“The sadness is perpetual,” Melinda shared. And while I have never experienced a school shooting, that statement returned me to the memory of my rape. I believed Melinda made the same kind of return when she spoke of seeing the mothers behind the police tape. “It still makes me cry. Their faces were physically distorted. They didn’t look like mothers anymore.” I know what she meant. After my rape I no longer looked like me — an image of myself in quick passing. “I think you should write about this in your essay,” I said to her. “I think you can tell the story about how pain changes our shape.” She agreed and said she’d send me the essay in a few months.
While I waited for Melinda to send me her piece, I started working with another survivor of the UCC shooting, Kindra. I first connected with Kindra after reading her illustrated comic on Facebook, a self-portrait of grief after a school shooting. I messaged her and asked if she’d be interested in talking about expanding her illustration for the book. A few days went by. What if she never returns my messages? Anxiety filled me. What if — ? And then she did.
In our first conversation, she described a gunfire that broke the gentle quietness of campus. It was like a “plank of wood clattering to the ground,” she later wrote in her essay. Kindra’s voice changed. Suddenly, I felt myself. I was running with her. Down the nature path away from the shooting. Both of us out of breath as we run “through the tall dried grass.” Both of us “slipping down the steep incline.” And then her breath slows. So does mine. “But I couldn’t do it,” Kindra said. And she took me back up the incline and then back to campus where her and some students were ushered by a faculty inside her sociology classroom. At the time, no one knew that the adjunct English teacher, Lawrence Levin, was dead, as were many others. Some of which the shooter made beg for their lives. “I was frustrated,” she said. “Some students thought it was a joke, and were talking about how “terrible the emergency plan for the school was.” She could hear the barrage of sirens outside the window. “I was still trying to catch my breath.” We both were.
“I wish I could say it ended there,” Kindra said before ending our call. I wish, too. I muted the phone for a moment. I don’t want to do this anymore, I said through my tears. But Kindra had no choice. I unmute the phone. “I’m so sorry.” I repeat it again and again. “I am just so sorry. So sorry.”
A few months later, in the waiting room of my therapist’s office, I see Melinda’s essay arrive in my inbox. “I’m terrified to open the email,” I tell my therapist at the start of our session.
“Why?” she asks.
“Because I know what she meant when she said the sadness is perpetual. It is for me, too.”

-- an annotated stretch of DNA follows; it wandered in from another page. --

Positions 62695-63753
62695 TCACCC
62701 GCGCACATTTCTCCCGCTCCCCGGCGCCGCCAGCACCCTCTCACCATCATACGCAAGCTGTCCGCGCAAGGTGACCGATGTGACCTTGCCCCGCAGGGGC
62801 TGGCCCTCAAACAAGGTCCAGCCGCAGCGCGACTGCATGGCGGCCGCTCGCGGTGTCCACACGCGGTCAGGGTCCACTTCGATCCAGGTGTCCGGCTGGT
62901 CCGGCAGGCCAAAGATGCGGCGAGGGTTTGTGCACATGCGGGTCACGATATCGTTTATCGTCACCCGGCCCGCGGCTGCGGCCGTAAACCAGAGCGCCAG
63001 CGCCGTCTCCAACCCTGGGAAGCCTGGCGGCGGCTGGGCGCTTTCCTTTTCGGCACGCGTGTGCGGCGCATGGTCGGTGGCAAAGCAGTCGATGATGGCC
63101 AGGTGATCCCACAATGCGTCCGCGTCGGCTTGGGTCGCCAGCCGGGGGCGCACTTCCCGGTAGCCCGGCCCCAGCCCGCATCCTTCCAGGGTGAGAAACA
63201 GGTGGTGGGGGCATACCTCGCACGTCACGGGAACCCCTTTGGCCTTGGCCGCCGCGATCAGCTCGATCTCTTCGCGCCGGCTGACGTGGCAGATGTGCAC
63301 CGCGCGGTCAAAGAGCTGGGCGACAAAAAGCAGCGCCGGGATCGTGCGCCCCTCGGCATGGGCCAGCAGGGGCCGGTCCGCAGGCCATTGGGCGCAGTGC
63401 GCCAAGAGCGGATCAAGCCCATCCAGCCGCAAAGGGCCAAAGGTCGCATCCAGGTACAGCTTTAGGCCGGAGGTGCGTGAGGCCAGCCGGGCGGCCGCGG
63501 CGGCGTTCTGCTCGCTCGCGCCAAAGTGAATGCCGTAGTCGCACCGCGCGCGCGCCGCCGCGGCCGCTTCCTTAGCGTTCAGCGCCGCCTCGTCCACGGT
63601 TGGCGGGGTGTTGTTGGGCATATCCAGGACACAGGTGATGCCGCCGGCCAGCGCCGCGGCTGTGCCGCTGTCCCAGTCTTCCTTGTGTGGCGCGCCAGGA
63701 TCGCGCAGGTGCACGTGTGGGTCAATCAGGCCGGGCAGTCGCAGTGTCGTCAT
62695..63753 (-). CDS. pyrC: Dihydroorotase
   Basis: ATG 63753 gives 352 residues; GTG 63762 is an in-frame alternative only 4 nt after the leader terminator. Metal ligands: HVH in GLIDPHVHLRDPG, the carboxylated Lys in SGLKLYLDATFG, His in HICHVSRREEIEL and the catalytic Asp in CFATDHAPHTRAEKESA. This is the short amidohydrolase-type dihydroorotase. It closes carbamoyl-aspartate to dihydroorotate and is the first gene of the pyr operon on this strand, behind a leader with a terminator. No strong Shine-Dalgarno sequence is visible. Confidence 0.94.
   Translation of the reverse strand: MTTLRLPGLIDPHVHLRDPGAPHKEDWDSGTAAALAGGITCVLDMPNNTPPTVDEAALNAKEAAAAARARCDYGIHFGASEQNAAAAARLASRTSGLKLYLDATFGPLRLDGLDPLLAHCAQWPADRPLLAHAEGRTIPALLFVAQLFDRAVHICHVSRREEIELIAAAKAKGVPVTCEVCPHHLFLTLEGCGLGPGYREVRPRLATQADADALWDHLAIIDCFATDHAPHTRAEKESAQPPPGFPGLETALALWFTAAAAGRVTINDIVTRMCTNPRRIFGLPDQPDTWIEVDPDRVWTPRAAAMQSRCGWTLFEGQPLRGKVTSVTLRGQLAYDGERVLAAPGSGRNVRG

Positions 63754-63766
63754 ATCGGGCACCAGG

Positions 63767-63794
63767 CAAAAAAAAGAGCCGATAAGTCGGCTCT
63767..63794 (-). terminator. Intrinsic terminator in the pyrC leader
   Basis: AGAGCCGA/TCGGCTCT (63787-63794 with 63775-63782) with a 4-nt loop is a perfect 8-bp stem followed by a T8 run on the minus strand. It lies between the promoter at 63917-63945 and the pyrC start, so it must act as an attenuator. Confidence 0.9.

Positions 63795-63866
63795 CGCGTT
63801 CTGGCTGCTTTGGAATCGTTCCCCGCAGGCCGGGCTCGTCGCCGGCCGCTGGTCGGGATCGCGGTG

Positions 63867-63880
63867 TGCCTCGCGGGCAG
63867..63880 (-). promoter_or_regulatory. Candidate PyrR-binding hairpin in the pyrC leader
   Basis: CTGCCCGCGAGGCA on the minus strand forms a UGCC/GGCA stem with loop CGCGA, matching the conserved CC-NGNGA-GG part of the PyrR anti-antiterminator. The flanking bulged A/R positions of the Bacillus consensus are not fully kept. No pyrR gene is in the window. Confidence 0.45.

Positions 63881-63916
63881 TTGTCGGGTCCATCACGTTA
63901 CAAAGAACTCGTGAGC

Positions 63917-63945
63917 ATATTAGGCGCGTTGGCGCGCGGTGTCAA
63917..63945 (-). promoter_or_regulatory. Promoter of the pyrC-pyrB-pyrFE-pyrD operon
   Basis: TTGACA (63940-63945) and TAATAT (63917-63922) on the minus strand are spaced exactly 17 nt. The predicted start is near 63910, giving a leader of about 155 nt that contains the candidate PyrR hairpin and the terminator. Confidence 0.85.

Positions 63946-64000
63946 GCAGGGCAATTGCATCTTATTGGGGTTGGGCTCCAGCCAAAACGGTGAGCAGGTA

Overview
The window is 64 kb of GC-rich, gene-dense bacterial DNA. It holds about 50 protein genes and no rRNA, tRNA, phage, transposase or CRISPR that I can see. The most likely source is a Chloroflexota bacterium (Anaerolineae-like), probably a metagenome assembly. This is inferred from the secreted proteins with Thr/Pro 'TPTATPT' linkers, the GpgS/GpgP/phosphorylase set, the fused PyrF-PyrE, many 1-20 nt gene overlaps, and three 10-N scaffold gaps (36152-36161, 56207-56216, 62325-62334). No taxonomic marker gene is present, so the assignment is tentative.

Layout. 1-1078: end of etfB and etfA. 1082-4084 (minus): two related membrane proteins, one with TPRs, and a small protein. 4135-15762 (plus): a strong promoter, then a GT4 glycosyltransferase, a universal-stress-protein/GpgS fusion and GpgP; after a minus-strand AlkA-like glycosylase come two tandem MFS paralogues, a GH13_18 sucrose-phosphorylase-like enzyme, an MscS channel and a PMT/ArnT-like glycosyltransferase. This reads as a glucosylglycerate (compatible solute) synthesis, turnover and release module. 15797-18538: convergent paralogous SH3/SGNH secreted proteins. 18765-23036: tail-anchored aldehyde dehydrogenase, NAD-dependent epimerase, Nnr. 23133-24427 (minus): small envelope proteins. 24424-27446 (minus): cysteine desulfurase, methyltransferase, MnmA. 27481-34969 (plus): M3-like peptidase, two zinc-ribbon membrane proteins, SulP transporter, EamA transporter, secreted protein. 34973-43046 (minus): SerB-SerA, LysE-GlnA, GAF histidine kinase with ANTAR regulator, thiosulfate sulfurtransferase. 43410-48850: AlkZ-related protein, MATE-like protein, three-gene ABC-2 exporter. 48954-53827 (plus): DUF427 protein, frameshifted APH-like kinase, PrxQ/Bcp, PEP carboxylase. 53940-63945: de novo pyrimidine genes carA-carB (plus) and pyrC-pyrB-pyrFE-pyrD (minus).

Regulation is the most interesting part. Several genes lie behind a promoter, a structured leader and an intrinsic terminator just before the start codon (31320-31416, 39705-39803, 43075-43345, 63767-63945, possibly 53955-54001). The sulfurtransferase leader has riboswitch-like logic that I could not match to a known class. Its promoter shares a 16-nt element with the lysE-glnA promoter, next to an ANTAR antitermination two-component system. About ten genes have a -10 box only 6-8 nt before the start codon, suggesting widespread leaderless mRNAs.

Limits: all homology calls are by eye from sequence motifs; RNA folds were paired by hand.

Do you think you’re transferring your own pain onto these survivors?” My therapist questioned. “That you’re confusing their suffering with your own?”
It’s called pain transference,” she said. “It’s when you own apply your feelings and outlook to another person.”
Perhaps I was, but if so, it was unconscious. What my therapist called transference, I perceived as empathy. I identified with being a survivor so profoundly that I felt my own suffering had entwined with Melinda and Kindra’s, as well as other survivors I worked with. I questioned whether this transference undermined my ability to work objectively with survivors or affected how I coached them to tell their stories. Maybe I needed them in order to feel my own pain.
“Just try to keep in mind that you are coaching them to tell their stories, not using their stories to heal your own pain,” my therapist said. “Keep in my mind your original reason for the work you’re doing,” she added.
But that original reason was sometimes overshadowed by the nature of this project. That nature facilitated attachments with people I hardly new. Sharing pain has a way of speeding up intimacy. And during phone, email, or face-to-face interviews, I moved from zero (not knowing this person at all) to 100 (knowing the most personal details of their lives).
Wherever I go I feel their pain. It’s as soft as a hand on my back. Kindra and Melinda are with me as I travel across the country to visit my in-laws in Washington state. While my husband and I settle in the guest bedroom, I think how close I am to Roseburg, Oregon. A part of me wants to drive to the small wooded campus and meet Melinda. To sit with her and remember our trauma together. To see the tall grass from the steep incline Kindra slid down. To walk past the glass that supports Snyder Hall. But there’s another part of me terrified to go there. It’s the there from which I might not never return. It’s the grief both recognizable and distant. Both stranger and lover. And as much as I want to meet them, I’m cautious our heartache might keep us in a perpetual place of sharing, of transferring, of cycling through grief. I’m hesitant to hand over pain’s empty space, even if I tell myself there is freedom in the transfer. That it will not change my shape.